Barry D. Bayer, AB'64
For more information about the University's Home Page on the World Wide Web, see "Chicago Journal," page 12.-Ed.
Thomas A. Sebeok, AB'41
Kenneth I. Taylor, PhD'74
I am sure that most readers of the University of Chicago Magazine understand a few of the common units of the modern, efficient International System of Units such as kilograms, meters, and degrees Celsius. Those who don't should be making an effort to comprehend SI units, because they are used by the citizens of all other nations.
Louis F. Sokol, SB'46
The story of Karner's Blue is indeed a sad one; it speaks of human greed-and a bit of media hoopla disguised under some self-righteousness.
Let me remark finally that I never considered myself a real, seasoned, professional collector. I am not in the commercial trade. In all probability, I winnowed the more stupid butterfly individuals from the gene pool, thus improving the overall future stock of their colony.
Can do more harm
Than city slickers
On a farm.
Paul B. Moore, SM'63, PhD'65
Professor of Geophyisical Sciences
I remember the College taking great pains to teach about the value of freedom. I also remember receiving instruction on tolerance of other viewpoints. It continues to disturb me that those who sacrifice so much for the defense of freedom find themselves reviled by those who most profit from that sacrifice. I count several Chicago-based military members as friends and associates. All of them are furthering their education under the modern-day GI Bill. None of them were made to feel comfortable at the U of C. As a result, all of them chose to attend other local universities.
Perhaps a story should be written about the source of this pervasive disdain for individuals who have chosen to personally participate in the American military. Meanwhile, I will continue to remember Tim Hanesen, Paul Miller, Tom House, and Bill Rull-friends who died in the line of duty. Meanwhile, I will continue to honor those who at this moment are at sea, far from home. Meanwhile, I will continue to question the attitudes of those who profit so much from, yet risk so little for, the liberties they enjoy.
Arie S. Friedman, AB'87
Lieutenant, United States Navy
With the demise of Sleep-Out and the more distant passing of the notorious Lascivious Costume Ball, it is all the more impressive that U of C students preserve some large-scale occasion in which they are free and frivolous. We can only hope that the Scavenger Hunt will remain a vital campus activity and may in some small way help to amend the popular image of the University of Chicago as a Gothic repository of humorless drones.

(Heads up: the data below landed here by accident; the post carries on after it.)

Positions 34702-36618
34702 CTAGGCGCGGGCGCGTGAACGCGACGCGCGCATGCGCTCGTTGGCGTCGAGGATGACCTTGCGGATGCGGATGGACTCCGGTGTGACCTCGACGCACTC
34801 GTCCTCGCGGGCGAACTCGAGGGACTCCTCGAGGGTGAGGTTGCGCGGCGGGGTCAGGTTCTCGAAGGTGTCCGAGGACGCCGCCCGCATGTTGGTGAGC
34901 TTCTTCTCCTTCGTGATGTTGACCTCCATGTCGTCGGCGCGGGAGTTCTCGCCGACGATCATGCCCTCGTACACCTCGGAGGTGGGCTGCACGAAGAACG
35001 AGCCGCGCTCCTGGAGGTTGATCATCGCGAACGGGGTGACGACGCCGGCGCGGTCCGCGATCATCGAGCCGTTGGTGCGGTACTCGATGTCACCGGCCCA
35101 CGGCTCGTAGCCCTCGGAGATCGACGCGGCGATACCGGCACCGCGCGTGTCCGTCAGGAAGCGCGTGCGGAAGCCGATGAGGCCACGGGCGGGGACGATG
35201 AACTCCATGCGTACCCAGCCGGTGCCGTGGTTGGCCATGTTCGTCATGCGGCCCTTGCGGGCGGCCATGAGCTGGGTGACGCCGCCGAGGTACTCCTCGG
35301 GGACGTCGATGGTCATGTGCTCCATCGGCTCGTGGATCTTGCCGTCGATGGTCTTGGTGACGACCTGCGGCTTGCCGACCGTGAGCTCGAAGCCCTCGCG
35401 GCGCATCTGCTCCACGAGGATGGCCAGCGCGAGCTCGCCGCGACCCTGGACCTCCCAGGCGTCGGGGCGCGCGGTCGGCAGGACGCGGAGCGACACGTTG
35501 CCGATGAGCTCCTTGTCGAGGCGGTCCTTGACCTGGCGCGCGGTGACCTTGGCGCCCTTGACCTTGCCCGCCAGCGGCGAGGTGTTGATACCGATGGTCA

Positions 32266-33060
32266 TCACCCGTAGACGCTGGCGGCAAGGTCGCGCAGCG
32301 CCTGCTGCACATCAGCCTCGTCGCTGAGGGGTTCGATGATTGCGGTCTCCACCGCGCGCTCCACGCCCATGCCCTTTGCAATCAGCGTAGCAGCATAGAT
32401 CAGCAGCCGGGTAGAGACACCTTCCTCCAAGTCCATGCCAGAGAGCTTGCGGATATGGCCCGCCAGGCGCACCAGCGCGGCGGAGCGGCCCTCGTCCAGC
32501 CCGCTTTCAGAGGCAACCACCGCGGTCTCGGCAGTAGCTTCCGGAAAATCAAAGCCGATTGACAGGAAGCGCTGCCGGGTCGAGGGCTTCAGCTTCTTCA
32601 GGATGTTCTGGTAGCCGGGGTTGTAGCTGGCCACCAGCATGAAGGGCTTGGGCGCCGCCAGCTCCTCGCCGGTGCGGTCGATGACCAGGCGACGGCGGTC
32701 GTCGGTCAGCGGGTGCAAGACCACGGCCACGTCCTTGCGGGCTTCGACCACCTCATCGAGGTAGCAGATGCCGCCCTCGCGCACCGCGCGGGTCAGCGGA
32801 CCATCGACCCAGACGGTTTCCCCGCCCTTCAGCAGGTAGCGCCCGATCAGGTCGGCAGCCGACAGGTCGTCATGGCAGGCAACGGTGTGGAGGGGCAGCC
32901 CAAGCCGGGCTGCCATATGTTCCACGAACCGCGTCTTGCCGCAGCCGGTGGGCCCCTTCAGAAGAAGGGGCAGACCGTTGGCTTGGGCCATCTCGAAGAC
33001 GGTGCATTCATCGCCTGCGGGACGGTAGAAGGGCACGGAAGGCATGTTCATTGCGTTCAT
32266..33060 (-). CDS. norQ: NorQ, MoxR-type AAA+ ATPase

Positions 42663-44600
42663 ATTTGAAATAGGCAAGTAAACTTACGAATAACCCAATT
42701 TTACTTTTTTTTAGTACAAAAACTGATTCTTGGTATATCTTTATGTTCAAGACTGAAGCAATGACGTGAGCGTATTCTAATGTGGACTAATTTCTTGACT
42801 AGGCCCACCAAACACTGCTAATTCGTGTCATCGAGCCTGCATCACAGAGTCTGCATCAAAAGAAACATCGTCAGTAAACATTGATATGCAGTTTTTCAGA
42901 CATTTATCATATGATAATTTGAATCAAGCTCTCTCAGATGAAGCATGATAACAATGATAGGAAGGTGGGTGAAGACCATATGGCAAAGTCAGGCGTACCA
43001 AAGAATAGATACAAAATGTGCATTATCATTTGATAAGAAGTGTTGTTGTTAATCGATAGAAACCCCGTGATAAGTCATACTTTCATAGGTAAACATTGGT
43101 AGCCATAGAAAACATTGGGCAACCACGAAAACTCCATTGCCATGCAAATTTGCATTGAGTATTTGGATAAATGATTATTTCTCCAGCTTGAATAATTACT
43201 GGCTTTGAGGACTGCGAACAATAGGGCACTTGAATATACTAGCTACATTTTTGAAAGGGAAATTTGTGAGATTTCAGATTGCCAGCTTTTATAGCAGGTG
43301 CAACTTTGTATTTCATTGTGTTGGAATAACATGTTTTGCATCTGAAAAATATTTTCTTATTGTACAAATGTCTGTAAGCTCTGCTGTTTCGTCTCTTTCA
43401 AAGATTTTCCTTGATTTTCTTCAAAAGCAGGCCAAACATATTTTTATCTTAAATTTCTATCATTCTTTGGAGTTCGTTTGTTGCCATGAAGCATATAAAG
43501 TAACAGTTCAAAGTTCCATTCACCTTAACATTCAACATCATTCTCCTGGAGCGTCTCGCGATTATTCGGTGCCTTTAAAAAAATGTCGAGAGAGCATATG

As the article reminds us, Aristotle, Adam Smith, and Rousseau all have their place on the collegiate landscape-but so, too, does filling your shoes with Cheez Whiz for the amusement of your friends.
Edoardo M. Kulp, AB'91
Scavenger Hunt '91 Chief Judge
Peter R. Goldstone, AB'91
Scavenger Hunt '91 Grand Marshall
I was a student in the history department from 1947 to 1953. One of my colleagues in the department was Ellis Johnson, AM'51, PhD'55, who was one of the best guitar players in the country, both jazz and classical. Many of my experiences hearing jazz in that period were with Ellis.
Fifty-fifth Street in those days was a rather seedy area (before President Lawrence Kimpton brought about renewal). The Beehive was a bar at 55th and Blackstone, with a small bandstand behind the bar. It's hard to believe Charlie Parker ever played there. Surely, I would have known about it and would have heard him.
The most famous jazz club was the Blue Note, on Madison. There I heard Louis Armstrong, Red Norvo, and Stan Kenton. Most memorable of all: a quintet that included Charlie Shavers on trumpet, Louis Bellson on drums, and Terry Gibbs on vibes. The other outfit on the program was the Hal Otis Trio. My friend Ellis Johnson was the guitarist. Down Beat magazine ran a review that compared Ellis to the legendary Django Rheinhardt.
Well, those were the days. My recollections are somewhat different from those of Mr. Pryor, but he's absolutely right in saying that it was a great time for jazz in Chicago.
Duke Frederick, AM'50, PhD'66
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